Longer term, the lack of representation of Afghan society in the process—including women, youth, unions and other civil society organizations—also undermines the deal’s credibility. That denial of a place at the table for women, non-military actors and others, however, is all too standard in negotiations to end wars. It’s one of the factors that makes transitions from short-term ceasefire to long-term peace so difficult.

Rights never realized

Whatever else happens, a U.S. pullout will not leave Afghanistan at peace. Fighting on some level will almost certainly continue. The Taliban, which now controls or contests more than half the country but has less influence in cities, will probably become more influential.

What would this mean for Afghan women?

First, it’s important to remember that the writ of the post-2001 Afghan government, installed and kept in power by the United States and a NATO-led alliance, barely reaches beyond the city limits of Kabul, Kandahar and a few other cities. And only about 25% of Afghans live in cities—the vast majority are in small towns and tiny villages.

For some city residents, certainly, the formal gains for women’s rights in the Afghan constitution—the right to work, to vote, a place in the parliament—were life-changing. But those rights have remained out of reach for many even in the cities, with a government largely opposed to or reluctant to enforce women’s rights. And most Afghan women live in the countryside, where the new constitution, with its official guarantees of rights for women, never had much impact.

Make no mistake: Life under Taliban rule was terrible, especially for women and children. The problem is that years of U.S. occupation changed far too little. Today, according to the CIA, Afghanistan still ranks first in the world in infant mortality.

There is no guarantee that the withdrawal of U.S. troops will create conditions for new cultural, social and political struggles inside Afghanistan. But we do know that perpetuating the current levels of fighting, in which civilians continue to suffer the highest levels of death and injury, pretty much guarantees that those struggles, which could result in real change in the lives of far more Afghan women and indeed all Afghans, will never take hold.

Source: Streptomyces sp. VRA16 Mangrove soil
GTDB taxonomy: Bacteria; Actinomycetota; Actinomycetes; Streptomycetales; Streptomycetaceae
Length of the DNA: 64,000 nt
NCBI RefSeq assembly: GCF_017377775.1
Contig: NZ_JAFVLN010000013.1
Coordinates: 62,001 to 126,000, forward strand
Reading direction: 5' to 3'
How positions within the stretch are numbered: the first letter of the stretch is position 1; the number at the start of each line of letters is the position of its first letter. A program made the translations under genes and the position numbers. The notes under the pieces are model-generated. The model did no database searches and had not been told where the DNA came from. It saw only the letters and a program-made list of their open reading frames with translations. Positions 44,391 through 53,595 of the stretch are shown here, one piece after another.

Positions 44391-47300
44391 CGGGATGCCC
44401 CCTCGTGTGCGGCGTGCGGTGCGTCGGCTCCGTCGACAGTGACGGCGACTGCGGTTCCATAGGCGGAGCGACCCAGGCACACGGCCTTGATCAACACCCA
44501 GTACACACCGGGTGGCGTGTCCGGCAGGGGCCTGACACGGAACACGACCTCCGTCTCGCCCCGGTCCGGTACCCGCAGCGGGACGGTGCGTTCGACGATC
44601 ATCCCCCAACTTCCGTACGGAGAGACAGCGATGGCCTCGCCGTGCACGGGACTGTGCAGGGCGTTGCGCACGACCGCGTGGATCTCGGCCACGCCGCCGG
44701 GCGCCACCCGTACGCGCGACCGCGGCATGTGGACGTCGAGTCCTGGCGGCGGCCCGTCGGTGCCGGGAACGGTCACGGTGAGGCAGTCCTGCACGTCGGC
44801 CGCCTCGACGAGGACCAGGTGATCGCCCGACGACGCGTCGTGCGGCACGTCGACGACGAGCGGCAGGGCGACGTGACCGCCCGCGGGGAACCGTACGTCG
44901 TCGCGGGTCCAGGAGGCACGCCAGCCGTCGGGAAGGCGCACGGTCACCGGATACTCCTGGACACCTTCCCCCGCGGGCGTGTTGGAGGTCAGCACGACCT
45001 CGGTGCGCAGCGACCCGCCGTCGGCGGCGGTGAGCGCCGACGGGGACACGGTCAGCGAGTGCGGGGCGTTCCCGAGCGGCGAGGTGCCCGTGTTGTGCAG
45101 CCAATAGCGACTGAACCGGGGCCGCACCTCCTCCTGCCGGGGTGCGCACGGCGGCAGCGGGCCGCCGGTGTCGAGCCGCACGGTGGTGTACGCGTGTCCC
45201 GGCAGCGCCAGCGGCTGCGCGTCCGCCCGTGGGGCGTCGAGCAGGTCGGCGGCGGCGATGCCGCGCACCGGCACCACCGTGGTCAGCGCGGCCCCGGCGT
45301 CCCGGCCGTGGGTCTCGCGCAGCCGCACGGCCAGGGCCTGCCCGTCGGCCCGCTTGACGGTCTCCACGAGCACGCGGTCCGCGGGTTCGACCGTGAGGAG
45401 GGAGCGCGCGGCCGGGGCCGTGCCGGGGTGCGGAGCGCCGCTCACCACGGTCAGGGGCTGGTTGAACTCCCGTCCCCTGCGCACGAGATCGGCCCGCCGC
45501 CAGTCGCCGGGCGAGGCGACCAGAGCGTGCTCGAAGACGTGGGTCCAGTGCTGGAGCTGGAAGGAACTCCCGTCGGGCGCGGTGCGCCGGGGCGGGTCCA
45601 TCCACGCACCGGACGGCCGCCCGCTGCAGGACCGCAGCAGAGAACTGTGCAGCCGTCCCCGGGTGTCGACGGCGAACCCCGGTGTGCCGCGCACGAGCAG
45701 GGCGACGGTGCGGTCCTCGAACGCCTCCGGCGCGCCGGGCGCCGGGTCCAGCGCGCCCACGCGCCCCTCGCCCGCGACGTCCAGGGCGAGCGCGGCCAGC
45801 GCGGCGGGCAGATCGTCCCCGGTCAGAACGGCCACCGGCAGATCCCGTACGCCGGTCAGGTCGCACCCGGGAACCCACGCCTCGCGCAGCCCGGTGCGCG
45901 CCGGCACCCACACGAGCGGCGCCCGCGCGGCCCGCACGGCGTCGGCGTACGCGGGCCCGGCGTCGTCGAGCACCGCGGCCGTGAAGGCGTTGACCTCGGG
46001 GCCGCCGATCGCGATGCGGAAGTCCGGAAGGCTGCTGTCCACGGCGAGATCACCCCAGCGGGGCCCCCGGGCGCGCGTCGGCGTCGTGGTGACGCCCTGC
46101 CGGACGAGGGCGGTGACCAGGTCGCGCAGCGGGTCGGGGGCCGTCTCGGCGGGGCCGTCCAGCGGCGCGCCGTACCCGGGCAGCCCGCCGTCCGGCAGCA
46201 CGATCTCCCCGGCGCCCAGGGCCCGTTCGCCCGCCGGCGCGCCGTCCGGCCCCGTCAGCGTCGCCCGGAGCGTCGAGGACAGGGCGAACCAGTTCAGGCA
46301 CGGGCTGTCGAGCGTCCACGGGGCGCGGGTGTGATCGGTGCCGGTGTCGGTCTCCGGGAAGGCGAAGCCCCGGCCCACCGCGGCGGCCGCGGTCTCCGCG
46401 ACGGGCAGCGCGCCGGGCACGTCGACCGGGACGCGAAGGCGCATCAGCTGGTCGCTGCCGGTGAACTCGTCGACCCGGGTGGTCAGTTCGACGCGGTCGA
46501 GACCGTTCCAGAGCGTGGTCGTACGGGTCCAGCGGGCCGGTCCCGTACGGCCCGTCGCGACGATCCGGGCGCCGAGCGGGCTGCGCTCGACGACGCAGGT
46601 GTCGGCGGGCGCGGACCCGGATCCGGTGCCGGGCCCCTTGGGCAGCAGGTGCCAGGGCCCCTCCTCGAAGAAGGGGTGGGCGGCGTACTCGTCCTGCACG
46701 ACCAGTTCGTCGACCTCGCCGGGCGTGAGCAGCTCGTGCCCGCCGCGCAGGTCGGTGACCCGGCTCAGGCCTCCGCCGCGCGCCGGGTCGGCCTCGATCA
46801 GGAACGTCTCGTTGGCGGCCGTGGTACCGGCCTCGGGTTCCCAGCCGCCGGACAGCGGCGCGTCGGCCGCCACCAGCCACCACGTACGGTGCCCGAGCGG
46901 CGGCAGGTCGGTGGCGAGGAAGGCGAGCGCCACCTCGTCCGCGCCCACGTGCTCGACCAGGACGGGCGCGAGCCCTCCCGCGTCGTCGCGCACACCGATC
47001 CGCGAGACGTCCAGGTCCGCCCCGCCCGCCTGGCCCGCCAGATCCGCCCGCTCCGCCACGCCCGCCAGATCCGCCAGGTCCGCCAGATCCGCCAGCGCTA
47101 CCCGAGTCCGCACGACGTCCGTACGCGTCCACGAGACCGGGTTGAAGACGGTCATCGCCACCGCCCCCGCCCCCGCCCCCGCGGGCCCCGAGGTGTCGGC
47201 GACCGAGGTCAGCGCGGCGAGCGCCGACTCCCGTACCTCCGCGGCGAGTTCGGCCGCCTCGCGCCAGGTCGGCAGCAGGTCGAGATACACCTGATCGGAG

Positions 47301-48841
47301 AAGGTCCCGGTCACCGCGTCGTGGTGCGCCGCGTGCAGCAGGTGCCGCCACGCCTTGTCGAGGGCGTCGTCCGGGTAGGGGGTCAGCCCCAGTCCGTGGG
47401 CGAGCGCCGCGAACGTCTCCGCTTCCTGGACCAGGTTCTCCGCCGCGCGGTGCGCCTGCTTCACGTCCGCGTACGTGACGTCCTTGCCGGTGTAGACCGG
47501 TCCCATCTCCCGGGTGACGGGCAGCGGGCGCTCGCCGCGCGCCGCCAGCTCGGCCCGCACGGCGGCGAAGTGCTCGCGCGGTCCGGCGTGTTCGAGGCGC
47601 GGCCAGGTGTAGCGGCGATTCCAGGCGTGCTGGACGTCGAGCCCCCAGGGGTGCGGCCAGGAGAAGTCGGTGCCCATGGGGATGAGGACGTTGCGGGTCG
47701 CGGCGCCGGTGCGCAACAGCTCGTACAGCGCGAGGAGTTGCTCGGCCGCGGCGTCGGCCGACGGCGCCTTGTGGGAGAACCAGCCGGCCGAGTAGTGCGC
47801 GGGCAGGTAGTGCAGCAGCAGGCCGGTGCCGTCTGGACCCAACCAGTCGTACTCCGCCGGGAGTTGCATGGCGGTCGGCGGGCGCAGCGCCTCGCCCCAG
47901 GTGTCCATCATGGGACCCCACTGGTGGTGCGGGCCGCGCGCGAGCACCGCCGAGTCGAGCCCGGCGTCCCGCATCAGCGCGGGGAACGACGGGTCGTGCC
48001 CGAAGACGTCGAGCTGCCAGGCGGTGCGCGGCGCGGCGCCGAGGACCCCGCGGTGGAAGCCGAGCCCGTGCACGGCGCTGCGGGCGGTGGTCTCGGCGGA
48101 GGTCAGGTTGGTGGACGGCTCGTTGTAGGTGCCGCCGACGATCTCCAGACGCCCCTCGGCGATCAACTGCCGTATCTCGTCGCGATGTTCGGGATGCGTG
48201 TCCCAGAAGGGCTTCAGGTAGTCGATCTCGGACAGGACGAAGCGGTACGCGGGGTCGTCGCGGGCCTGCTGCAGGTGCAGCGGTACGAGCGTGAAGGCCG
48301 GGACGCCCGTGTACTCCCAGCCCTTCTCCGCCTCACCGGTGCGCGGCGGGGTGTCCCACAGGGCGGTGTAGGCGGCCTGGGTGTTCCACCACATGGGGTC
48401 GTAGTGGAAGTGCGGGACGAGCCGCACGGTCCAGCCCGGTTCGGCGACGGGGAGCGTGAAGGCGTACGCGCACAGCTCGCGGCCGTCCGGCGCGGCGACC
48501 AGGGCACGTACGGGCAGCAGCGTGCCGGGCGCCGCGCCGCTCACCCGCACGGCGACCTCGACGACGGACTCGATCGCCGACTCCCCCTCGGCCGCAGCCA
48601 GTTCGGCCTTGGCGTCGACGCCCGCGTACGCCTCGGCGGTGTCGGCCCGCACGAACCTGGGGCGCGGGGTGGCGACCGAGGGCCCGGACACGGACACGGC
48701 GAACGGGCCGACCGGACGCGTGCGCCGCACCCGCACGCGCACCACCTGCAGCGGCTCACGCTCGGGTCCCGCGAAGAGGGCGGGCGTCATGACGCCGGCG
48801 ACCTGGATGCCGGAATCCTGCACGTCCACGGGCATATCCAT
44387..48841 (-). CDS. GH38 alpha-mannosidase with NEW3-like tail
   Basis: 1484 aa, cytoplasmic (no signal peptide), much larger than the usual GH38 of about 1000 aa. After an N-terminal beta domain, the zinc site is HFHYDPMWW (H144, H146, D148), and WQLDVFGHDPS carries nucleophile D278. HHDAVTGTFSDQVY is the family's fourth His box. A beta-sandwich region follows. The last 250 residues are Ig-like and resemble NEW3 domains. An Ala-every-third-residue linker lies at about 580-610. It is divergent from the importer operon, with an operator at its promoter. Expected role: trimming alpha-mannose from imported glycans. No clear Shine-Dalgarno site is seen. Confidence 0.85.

Trump’s motives

Another thing is certain: Donald Trump deserves no kudos for agreeing to the deal.

There is no question his motives are self-serving and political, not humanitarian or even strategic. After high-profile foreign policy failures regarding Iran, North Korea, and Israel-Palestine, and with the stock market still reeling from the coronavirus catastrophe, Trump’s election slogans of prosperity and peace don’t look so good. So redirecting away from prosperity, to the false claim that he is ending our endless wars, may be his newest ploy.

For all his talk about “ending” the Middle East wars, Trump has actually sent thousands more troops to that region in the three years he has been in office. He is escalating, not ending the global war on terror, and that remains true even if he withdraws troops from Afghanistan. Trump has made clear his inclination to keep Special Forces operators in Afghanistan, regardless of what the agreement says.

As Barbara Lee reminds us, “there is no military solution to the conflict in Afghanistan.”

So while the U.S.-Taliban deal will not itself bring peace—and while there is no reason to trust Trump’s motives or commitment to the deal—the fact remains that withdrawing even some of the U.S. troops, planes, drones and bombers from Afghanistan will reduce the killing of Afghans by U.S. forces.

After 18 years of killing, there’s a lot more work ahead. But this move, which could reduce the number of victims, is worth supporting as a first step.

Phyllis Bennis directs the New Internationalism Project at the Institute for Policy Studies.